Anchorage — More than a week after the University of Alaska Board of Regents complained about turmoil in UAA athletics playing out in public, controversy over the firing of athletic director Steve Cobb continues:
• A half-page newspaper advertisement supporting Cobb was published Sunday;
• A UAA professor emeritus publicly blasted university president Patrick Gamble in a newspaper opinion column on Friday for seemingly taking orders from the governor, who is not Gamble's boss.
• Former longtime athletics administrator Lee Piccard cited "deplorable" behavior by university administrators as the reason he and his wife Idamarie stopped their sponsorship of an athletic scholarship they have funded since Piccard's 1994 retirement.
Meanwhile, Saturday marks the 78th day UAA has been without a hockey coach and 17 days it has been without an athletic director. Cobb was fired May 29 after 13 years as the head of UAA's 13-sport program, a dismissal that followed Cobb's firing of hockey coach Dave Shyiak and his creation of a search committee that drew criticism for its lack of anyone associated with the sport of hockey.
A new hockey coach is expected to be named early next week, but the job for athletic director has yet to be advertised on the university's website.
Also expected soon are results of an investigation by UAF police into a 2011 incident in which an angry Shyiak struck a player with a hockey stick during practice. The investigation is complete, said UAA spokeswoman Megan Olson, but the results are being reviewed by legal counsel before their release.
When the Daily News in May reported Shyiak's 2011 assault on Nick Haddad, UAA officials said the school would not comment on the incident because of the UAF police department investigation. Cobb eventually broke the school's silence, saying he conducted an investigation in 2011 in the days following the incident and concluded Shyiak's actions did not merit punishment.
No written report or other documents exist from Cobb's 2011 investigation, according to a UAA spokeswoman. Similarly, no documents exist from Cobb's investigation of a 2006 incident in which associate basketball coach Shane Rinner slapped a player during a game. The 2006 investigation resulted in an eight-day suspension without pay for Rinner.
A search of athletic department records yielded no reports, emails, paper memoranda or other documents regarding either event, spokeswoman Kristin DeSmith said.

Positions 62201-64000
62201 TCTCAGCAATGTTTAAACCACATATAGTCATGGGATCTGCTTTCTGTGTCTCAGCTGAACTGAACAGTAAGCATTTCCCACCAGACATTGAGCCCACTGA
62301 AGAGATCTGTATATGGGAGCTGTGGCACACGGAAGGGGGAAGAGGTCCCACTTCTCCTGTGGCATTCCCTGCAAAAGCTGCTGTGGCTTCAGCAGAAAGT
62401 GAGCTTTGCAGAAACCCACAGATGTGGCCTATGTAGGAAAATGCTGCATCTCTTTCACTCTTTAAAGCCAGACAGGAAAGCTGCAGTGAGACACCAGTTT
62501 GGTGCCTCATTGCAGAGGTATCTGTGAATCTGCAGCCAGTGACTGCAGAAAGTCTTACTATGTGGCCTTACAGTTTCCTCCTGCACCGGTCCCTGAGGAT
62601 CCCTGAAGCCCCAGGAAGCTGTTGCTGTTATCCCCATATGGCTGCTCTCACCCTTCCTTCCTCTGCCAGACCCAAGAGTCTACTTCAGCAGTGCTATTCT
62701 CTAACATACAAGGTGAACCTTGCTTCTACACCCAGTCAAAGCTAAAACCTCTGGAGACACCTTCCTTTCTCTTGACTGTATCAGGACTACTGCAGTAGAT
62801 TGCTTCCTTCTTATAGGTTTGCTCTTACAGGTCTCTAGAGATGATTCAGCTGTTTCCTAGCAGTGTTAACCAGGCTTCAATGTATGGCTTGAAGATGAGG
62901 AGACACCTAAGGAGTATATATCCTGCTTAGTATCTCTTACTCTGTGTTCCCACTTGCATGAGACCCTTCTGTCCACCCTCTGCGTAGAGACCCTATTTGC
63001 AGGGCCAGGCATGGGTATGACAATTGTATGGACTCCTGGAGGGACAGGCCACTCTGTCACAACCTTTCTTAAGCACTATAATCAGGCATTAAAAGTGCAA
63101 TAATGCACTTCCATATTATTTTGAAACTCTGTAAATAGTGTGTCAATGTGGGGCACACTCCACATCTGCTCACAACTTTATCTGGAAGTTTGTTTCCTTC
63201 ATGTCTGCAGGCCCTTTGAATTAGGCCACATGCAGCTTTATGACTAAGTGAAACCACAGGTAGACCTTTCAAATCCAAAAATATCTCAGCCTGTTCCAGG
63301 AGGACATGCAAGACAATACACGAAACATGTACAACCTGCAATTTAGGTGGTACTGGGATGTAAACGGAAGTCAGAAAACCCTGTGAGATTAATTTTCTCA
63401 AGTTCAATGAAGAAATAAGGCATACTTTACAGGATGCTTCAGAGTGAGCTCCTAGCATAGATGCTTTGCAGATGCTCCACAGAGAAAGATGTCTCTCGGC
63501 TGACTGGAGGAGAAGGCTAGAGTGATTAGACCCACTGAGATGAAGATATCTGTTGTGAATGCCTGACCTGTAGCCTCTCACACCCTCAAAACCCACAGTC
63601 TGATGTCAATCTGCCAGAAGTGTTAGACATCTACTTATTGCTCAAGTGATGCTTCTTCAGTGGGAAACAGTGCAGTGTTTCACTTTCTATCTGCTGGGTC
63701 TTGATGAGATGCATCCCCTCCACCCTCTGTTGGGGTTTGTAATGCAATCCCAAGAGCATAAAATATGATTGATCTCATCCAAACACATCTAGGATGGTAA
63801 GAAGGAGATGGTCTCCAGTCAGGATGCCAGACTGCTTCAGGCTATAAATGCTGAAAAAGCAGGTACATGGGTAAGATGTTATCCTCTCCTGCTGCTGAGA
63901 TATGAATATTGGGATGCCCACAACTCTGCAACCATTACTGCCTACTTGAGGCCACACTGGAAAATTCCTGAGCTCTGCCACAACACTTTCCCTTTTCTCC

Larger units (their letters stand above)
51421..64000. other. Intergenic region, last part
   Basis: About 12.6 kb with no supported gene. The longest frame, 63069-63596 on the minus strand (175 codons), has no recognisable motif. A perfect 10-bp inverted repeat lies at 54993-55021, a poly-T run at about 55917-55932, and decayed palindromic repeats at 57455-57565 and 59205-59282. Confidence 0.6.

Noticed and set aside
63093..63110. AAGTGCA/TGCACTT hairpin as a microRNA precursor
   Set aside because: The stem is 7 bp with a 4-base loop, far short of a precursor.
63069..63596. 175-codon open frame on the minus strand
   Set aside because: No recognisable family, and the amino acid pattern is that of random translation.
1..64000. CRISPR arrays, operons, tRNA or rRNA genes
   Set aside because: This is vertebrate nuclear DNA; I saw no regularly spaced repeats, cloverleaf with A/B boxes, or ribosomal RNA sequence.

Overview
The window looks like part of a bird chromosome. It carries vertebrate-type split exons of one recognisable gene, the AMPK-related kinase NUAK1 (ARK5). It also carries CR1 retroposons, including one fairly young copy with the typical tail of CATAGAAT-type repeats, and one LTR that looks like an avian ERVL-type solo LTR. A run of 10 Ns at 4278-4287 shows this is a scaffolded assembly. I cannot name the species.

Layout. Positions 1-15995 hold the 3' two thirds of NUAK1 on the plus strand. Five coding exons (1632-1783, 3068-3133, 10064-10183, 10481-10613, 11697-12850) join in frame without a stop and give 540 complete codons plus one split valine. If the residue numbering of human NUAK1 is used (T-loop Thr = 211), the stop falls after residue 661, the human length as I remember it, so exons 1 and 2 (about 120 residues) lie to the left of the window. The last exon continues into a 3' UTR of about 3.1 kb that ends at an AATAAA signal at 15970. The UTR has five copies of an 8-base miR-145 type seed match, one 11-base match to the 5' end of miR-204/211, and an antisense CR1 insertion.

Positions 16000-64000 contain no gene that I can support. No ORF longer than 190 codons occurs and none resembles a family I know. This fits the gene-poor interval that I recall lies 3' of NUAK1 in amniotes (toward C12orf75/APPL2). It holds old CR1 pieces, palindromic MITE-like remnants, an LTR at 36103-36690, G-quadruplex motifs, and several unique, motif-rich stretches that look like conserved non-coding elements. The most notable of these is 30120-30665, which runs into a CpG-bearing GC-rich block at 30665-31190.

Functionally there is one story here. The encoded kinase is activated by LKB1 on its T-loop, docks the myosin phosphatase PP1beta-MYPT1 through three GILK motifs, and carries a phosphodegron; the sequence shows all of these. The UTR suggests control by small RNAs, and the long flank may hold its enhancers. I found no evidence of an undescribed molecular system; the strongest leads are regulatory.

The search was done at the request of the Daily News, which asked for reports and documentations of both investigations.
"Our belief is that a written investigative report never existed" for the 2006 incident or the 2011 incident, DeSmith said in an email.
While Cobb's detractors were vocal before his firing -- lobbyist Ashley Reed said he urged Gov. Sean Parnell to get involved, after which Parnell wrote Gamble and told him to "take a stand'' -- his supporters have rallied around him and others have criticized the university for yielding to political pressure.
In a Friday opinion piece in the Daily News, UAA professor emeritus of history Steve Haycox decried the political influence involved in Cobb's firing. Haycox noted that the Alaska Constitution established autonomy for the University of Alaska, which is why Gamble reports to the Board of Regents, not the governor.
In a half-page advertisement in Sunday's Daily News, supporters thanked Cobb "for 13 years of passion and leadership.''
And a handful of longtime boosters have put some distance between themselves and UAA. Bobbi Olson said in an email that she is ending her support of the UAA athletics: "(I)t is with a heavy heart that I am hereby withdrawing my future personal, individual, financial and time contributions, including, but not limited to, the Carrs/Safeway Great Alaska Shootout, the Seawolf Legacy and the Alaska Airlines Arena.
Piccard, an inaugural member of the Seawolf Hall of Fame and a member of the athletic department for nearly two decades, is so unhappy with Cobb's firing that he and his wife have suspended an athletic scholarship they have funded for years.
"It's because of administrative behavior, and it wasn't any single incident," Piccard said. "Deplorable behavior."
Reach Beth Bragg at firstname.lastname@example.org or 257-4335.